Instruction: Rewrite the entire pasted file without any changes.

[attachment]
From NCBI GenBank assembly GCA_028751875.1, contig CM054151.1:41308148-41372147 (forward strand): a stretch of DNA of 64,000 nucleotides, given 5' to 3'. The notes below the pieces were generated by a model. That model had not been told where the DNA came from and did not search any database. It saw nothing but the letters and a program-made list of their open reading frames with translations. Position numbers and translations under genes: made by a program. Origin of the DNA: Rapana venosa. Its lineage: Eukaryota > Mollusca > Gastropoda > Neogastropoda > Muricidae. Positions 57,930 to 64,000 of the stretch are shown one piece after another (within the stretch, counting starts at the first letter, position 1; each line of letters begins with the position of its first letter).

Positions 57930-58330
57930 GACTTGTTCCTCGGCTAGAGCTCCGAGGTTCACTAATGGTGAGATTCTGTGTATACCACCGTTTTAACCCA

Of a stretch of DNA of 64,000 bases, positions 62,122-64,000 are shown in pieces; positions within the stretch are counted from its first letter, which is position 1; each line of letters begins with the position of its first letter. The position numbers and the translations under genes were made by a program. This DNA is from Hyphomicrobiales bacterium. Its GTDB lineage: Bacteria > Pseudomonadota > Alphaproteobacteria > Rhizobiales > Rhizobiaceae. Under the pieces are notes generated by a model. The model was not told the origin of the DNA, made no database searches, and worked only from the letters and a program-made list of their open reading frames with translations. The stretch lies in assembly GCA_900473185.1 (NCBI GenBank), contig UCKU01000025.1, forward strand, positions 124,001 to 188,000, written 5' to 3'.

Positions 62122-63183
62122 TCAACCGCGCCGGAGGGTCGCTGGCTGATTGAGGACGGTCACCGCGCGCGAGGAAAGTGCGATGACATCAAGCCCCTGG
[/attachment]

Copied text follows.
From NCBI GenBank assembly GCA_028751875.1, contig CM054151.1:41308148-41372147 (forward strand): a stretch of DNA of 64,000 nucleotides, given 5' to 3'. The notes below the pieces were generated by a model. That model had not been told where the DNA came from and did not search any database. It saw nothing but the letters and a program-made list of their open reading frames with translations. Position numbers and translations under genes: made by a program. Origin of the DNA: Rapana venosa. Its lineage: Eukaryota > Mollusca > Gastropoda > Neogastropoda > Muricidae. Positions 57,930 to 64,000 of the stretch are shown one piece after another (within the stretch, counting starts at the first letter, position 1; each line of letters begins with the position of its first letter).

Positions 57930-58330
57930 GACTTGTTCCTCGGCTAGAGCTCCGAGGTTCACTAATGGTGAGATTCTGTGTATACCACCGTTTTAACCCA

Of a stretch of DNA of 64,000 bases, positions 62,122-64,000 are shown in pieces; positions within the stretch are counted from its first letter, which is position 1; each line of letters begins with the position of its first letter. The position numbers and the translations under genes were made by a program. This DNA is from Hyphomicrobiales bacterium. Its GTDB lineage: Bacteria > Pseudomonadota > Alphaproteobacteria > Rhizobiales > Rhizobiaceae. Under the pieces are notes generated by a model. The model was not told the origin of the DNA, made no database searches, and worked only from the letters and a program-made list of their open reading frames with translations. The stretch lies in assembly GCA_900473185.1 (NCBI GenBank), contig UCKU01000025.1, forward strand, positions 124,001 to 188,000, written 5' to 3'.

Positions 62122-63183
62122 TCAACCGCGCCGGAGGGTCGCTGGCTGATTGAGGACGGTCACCGCGCGCGAGGAAAGTGCGATGACATCAAGCCCCTGG